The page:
Hometrack “High demand for housing in the summer is translating into higher house price growth. The UK growth rate is +3.0%, up from +1.1% a year ago – the highest rate for over 2 years (April 2018).”
Regional house price indices
Kate says: At a regional level, the table below shows the stark contrast in property price changes. The North East continues to refuse to see decent house price growth since the last recession. Property prices are still 6% lower, in nominal terms, than they were 13 years ago and with latest average house price growth of just 0.2%, it doesn’t look like they will recover any time soon.
In contrast, the top performing region is the East Midlands with 3.6% growth year on year according to the Land Registry, with Hometrack saying Nottingham has the highest year on year growth (5%) for their city index. This is better than the average annual increase of 2.7% seen since 2005, but although transactions are booming, it’s clear that prices are on the rise, but not ‘running away with themselves’, even at a regional level. Property transactions, demand and supply Kate says: “Up massively” is the only real commentary that anyone needs to know at this moment in time. Lots more listings as shown by the Home.co.uk chart below, especially in London and this is backed by Hometrack data too, as well as Rightmove stats. Interestingly, it does appear that the North East not only isn’t benefiting from price rises, but also isn’t seeing that much of a pick-up in listings either, being ‘bottom of the pile’ according to Home.co.uk.
The huge rise in sales agreed from the NAEA to 14 sales per branch is massive. Welcome post the lockdown, but this is now causing the industry to have capacity issues with everyone from lender to agent, legal company and surveyor through to the removal industry struggling to keep up.
Worryingly, this is leading to fears that those who have not yet sold or even made offers on a property may not complete before 31st March and if they have bought to avoid Stamp Duty, they may not have the money to pay it, potentially collapsing chains around the country, causing chaos in a currently healthy property market.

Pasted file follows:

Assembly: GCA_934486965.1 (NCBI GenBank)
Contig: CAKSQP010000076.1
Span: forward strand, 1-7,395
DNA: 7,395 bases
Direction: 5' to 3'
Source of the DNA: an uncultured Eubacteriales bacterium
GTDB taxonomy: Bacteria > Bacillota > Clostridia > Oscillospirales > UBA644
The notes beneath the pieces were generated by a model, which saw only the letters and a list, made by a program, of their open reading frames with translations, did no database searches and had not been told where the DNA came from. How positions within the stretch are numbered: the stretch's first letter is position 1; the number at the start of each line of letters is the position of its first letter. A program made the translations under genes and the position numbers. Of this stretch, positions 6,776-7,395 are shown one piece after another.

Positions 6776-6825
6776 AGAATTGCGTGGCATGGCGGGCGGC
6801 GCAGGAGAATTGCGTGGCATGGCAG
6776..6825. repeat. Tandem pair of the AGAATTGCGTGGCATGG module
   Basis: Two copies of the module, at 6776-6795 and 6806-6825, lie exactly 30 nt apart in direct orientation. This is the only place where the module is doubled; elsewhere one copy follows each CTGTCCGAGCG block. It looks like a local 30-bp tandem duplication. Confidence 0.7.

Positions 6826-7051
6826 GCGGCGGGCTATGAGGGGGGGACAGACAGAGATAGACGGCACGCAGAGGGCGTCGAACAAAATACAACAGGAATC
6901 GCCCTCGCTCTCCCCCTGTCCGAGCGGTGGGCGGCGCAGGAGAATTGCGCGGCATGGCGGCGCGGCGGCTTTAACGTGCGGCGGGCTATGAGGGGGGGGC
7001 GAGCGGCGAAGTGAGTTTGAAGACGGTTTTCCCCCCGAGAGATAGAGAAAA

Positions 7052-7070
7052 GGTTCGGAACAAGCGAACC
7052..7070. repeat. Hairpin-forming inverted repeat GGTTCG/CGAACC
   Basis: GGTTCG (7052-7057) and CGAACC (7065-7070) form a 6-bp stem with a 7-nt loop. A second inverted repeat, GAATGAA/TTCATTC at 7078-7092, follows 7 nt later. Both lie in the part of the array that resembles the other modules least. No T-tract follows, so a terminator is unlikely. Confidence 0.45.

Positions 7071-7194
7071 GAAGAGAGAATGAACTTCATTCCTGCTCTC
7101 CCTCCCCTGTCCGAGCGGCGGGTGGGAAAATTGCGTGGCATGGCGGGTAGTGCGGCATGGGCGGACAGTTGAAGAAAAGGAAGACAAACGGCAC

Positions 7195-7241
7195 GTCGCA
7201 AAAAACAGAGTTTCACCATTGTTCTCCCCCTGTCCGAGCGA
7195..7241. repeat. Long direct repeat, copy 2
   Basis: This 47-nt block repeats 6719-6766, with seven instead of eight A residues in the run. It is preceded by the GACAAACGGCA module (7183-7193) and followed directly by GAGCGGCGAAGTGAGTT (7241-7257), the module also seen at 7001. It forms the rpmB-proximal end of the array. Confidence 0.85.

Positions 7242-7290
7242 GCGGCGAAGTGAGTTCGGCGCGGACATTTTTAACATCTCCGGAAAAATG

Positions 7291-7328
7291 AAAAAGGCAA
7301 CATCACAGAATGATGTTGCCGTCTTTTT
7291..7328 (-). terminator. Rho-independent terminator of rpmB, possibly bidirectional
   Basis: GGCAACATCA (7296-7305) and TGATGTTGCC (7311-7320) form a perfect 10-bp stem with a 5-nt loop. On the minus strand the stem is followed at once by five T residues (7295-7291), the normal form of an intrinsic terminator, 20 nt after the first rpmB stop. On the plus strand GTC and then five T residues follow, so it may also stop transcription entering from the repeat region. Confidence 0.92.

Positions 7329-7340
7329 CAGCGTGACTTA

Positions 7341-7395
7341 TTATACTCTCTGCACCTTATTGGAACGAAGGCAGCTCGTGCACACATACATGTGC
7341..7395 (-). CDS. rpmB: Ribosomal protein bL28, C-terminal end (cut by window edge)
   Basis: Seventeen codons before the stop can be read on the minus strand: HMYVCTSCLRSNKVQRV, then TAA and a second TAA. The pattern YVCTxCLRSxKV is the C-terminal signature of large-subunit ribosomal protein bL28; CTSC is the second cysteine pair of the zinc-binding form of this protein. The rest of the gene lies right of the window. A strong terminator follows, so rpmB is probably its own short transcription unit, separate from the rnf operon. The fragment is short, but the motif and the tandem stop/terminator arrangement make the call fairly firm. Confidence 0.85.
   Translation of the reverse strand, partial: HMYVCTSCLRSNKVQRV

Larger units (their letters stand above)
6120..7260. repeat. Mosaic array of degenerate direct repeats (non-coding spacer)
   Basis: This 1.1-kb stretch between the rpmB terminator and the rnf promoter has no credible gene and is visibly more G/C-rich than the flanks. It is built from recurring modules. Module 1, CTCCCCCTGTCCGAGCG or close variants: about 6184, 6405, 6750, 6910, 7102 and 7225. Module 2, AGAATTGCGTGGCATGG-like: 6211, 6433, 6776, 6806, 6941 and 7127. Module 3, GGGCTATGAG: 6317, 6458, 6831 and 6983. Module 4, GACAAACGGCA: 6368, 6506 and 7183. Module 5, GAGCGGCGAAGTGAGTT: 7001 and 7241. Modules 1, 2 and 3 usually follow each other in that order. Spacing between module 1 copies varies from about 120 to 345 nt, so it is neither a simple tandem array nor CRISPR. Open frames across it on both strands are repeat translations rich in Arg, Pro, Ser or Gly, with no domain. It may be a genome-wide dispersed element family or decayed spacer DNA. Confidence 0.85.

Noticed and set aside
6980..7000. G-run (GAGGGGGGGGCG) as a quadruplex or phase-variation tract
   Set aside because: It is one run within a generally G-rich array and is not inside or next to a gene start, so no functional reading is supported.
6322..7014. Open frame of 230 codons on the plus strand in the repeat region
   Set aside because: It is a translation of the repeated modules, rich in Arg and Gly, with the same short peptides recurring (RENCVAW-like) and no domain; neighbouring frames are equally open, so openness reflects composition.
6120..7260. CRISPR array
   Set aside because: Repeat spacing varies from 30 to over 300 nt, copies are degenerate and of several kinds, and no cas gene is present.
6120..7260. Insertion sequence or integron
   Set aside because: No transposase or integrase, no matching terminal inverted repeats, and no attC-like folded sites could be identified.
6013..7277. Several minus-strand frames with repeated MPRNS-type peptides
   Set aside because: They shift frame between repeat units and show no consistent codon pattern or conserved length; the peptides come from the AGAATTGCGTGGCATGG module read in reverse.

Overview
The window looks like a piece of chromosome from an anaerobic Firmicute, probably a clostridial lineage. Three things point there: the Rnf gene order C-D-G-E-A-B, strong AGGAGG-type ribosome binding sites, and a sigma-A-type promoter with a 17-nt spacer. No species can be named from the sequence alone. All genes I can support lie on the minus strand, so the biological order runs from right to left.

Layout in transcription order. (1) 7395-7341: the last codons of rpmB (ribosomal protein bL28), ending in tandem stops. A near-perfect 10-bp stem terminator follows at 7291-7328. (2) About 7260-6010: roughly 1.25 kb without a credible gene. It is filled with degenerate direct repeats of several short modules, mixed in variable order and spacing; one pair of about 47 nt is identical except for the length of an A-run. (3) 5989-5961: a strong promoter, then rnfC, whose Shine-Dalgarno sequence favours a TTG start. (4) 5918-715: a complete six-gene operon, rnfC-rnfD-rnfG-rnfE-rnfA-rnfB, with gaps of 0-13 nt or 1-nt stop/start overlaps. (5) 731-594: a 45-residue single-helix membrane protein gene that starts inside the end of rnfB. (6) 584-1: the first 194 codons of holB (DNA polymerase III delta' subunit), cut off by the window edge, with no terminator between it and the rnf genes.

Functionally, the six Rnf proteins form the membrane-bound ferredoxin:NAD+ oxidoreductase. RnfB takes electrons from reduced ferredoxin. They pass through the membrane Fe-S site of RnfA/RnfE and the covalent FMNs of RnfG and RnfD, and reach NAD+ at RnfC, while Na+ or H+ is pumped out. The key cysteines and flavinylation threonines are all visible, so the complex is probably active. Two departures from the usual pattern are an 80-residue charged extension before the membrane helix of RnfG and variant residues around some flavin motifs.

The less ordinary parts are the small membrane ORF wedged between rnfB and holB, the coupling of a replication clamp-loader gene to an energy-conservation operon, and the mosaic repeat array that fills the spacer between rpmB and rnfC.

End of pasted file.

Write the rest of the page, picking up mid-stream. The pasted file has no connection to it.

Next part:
Commentary from the indices
Rightmove “Despite the effective market closure between late March and mid-May, 2% more sales have been agreed so far this year than in the same period in 2019, so this is not just a release of delayed pent-up demand. There is new demand too, which is continuing at pace, although there are some signs of it easing slightly.
NAEA Propertymark “The average number of sales agreed per estate agent branch stood at 14 in September, the highest figure recorded since August 2006. This is an increase from 12 sales agreed per branch in August. Year-on-year, the number of sales agreed per branch has increased by 75%, rising from eight in September 2019. The number of sales made to FTBs stood at 19%, falling from 23% in August. This is the lowest amount recorded since March 2013, when the figure also stood at 19%.
“The number of properties available per member branch stood at 41 in September, rising marginally from 40 in August. The supply of housing also increased slightly YOY from 40 properties available per member branch in September 2019.
The number of house hunters registered per estate agent branch rose by a third (33%) from 396 in August, to 525 in September.”
RICS “Looking at new buyer enquiries, +46% of respondents cited an increase in demand during October. This marks the fifth consecutive positive monthly reading.
“Meanwhile, new instructions remained positive for a fifth successive report, posting +32% compared with +38% previously – the longest uninterrupted sequence of growth in fresh listings going back to 2013. Consequently, stock levels on estate agents’ books edged up slightly to average 43 homes per branch (from 42 last month).
“At a national level, +41% of contributors saw a rise in agreed sales over the month, easing slightly compared to +54% in September but remains well above the average reading posted over the past year (+9%).”
- 50% more homes progressing through the system than this time last year – we estimate 418,000 sales progressing to completion worth £112bn.
- Levels of sales inventory are currently 18% higher than a year ago.